A global mass mailer worm is spreading and according to Symantec Security Response, affecting hundreds of thousands of computers worldwide. This appears to be a new attack, however is similar to classic old-school mass-mailing viruses like Nimda, Melissa and the Anna Kournikova virus from 2001.
The new, malicious computer worm spreads using a socially engineered email attack. The threat arrives in the form of a standard email that directs the recipient to click on a link embedded in the email. This link points to a malicious program file that is disguised as a PDF file, hosted on the internet. When the user clicks on this link, their computer downloads and launches the malicious file. This process installs the worm onto the victim’s computer. Initial analysis indicates that the worm disables many common AV products (but it does not successfully attack Norton/Symantec products). Once running on the computer, the threat attempts to email a copy of the original message to all email addresses found in the infected user’s email address book. The threat also attempts to spread from computer to computer over the local network (e.g., within the enterprise intranet) by copying itself to open drive shares found on other machines on the network. Once the threat copies itself to another machine, if a user even opens the folder that contains the threat on this new machine, this will launch the threat and cause it to spread further through both email and over shared drives.
Symantec detects the downloaded payload as W32.Imsolk.B@mm and has added spam detection for the malicious emails as well. Symantec Hosted Services saw the first copy of this new virus 13 hours ago, at approximately 11:30pm Sydney time on Thursday 9th Sept 2010.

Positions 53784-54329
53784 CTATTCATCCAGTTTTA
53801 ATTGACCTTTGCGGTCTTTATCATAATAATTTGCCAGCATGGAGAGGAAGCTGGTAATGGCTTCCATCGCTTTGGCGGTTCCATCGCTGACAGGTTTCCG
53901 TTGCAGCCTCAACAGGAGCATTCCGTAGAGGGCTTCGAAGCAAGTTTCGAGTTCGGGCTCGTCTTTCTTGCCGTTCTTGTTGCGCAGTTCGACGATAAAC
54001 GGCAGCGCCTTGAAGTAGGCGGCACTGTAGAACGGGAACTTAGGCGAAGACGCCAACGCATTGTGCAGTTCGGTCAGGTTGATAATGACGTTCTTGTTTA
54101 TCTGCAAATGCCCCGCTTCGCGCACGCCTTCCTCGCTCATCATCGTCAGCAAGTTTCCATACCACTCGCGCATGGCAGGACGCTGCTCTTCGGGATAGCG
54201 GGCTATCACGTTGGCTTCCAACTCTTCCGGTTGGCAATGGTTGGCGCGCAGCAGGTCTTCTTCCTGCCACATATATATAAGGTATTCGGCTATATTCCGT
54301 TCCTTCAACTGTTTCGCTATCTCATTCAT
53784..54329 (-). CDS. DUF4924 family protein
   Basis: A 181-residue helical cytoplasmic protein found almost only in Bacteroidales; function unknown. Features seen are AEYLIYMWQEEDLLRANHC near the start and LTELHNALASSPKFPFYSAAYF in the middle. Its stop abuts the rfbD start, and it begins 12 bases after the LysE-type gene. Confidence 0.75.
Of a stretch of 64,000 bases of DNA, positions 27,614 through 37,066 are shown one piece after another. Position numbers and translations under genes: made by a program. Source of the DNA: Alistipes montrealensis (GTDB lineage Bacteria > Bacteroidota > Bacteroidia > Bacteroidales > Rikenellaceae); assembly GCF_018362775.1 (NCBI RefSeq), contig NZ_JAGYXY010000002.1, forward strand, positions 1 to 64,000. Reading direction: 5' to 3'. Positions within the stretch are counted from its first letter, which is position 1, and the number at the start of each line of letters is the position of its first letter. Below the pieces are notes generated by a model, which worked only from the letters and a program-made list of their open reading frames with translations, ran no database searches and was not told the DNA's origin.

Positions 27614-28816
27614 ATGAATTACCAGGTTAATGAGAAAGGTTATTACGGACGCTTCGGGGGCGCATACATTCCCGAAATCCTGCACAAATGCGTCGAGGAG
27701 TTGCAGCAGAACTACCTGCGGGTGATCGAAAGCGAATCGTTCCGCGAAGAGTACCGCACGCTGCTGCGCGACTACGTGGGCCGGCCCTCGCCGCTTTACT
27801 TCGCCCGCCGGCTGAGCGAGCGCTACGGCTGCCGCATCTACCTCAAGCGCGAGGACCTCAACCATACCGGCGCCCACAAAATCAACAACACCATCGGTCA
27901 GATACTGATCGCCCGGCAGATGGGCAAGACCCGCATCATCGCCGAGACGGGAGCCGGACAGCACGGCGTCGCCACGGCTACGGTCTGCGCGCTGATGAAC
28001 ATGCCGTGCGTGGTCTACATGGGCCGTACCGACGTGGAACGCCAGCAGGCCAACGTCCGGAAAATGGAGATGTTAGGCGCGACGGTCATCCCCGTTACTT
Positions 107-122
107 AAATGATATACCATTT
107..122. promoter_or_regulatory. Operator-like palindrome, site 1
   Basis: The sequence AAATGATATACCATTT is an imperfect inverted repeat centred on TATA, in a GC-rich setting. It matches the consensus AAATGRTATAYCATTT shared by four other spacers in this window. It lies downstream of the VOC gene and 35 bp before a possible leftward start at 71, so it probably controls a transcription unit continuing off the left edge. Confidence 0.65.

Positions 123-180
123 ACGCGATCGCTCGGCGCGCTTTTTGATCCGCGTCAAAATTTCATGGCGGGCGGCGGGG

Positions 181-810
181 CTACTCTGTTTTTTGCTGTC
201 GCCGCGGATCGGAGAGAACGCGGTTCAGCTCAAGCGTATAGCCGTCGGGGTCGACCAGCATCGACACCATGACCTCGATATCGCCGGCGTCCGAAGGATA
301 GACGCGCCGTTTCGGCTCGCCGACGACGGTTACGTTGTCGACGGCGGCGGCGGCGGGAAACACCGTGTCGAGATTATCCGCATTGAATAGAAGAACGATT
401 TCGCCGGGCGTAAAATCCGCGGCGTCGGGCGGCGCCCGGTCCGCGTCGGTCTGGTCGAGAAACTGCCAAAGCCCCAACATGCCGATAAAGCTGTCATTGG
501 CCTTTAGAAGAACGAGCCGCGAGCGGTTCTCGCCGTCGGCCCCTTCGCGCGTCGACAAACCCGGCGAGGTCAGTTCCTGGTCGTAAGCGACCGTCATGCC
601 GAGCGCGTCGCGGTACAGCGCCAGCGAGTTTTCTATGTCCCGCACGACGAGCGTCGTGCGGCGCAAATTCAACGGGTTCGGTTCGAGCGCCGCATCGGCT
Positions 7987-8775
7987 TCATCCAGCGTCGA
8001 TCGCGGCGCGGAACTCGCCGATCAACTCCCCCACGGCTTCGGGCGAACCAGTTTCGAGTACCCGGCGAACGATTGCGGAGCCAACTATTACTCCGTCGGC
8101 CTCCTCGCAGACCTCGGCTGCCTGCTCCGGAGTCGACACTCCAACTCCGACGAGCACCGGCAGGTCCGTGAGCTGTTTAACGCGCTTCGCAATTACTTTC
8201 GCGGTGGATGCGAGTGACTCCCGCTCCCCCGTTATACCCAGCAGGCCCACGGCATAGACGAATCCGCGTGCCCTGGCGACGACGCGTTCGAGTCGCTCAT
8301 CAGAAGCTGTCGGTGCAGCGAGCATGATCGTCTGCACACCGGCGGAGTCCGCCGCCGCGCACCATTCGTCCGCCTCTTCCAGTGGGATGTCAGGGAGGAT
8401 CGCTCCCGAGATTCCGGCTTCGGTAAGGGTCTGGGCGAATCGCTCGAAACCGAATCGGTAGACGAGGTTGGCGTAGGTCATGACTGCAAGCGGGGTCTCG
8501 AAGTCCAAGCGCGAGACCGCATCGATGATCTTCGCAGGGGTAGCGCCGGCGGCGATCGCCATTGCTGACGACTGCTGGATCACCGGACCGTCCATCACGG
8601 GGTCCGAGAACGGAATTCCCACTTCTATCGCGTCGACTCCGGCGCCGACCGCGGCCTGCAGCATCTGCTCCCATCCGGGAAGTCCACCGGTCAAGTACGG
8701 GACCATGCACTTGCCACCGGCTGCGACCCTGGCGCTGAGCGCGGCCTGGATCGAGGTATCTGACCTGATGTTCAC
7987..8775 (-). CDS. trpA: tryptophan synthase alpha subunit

Enterprise customers using Symantec AntiVirus or Symantec Endpoint Protection with a Rapid Release signature set dated Sep 9th 2010 rev 023 (or later) are already completely protected. Enterprise customers using MessageLabs Hosted Email AntiVirus are also 100% protected. In addition, our Norton consumer customers were proactively protected from download of this threat through the Download Insight feature, which leverages our reputation-based security technology.
Computer users should remember best practices and keep virus definitions up-to-date, and avoid clicking on links and/or attachments in email messages. Network administrators are encouraged to configure mail servers to block or remove email that contains file attachments that are commonly used to spread viruses, such as .VBS, .BAT, .EXE, .PIF, and .SCR files. The file used in this case is a .SCR file.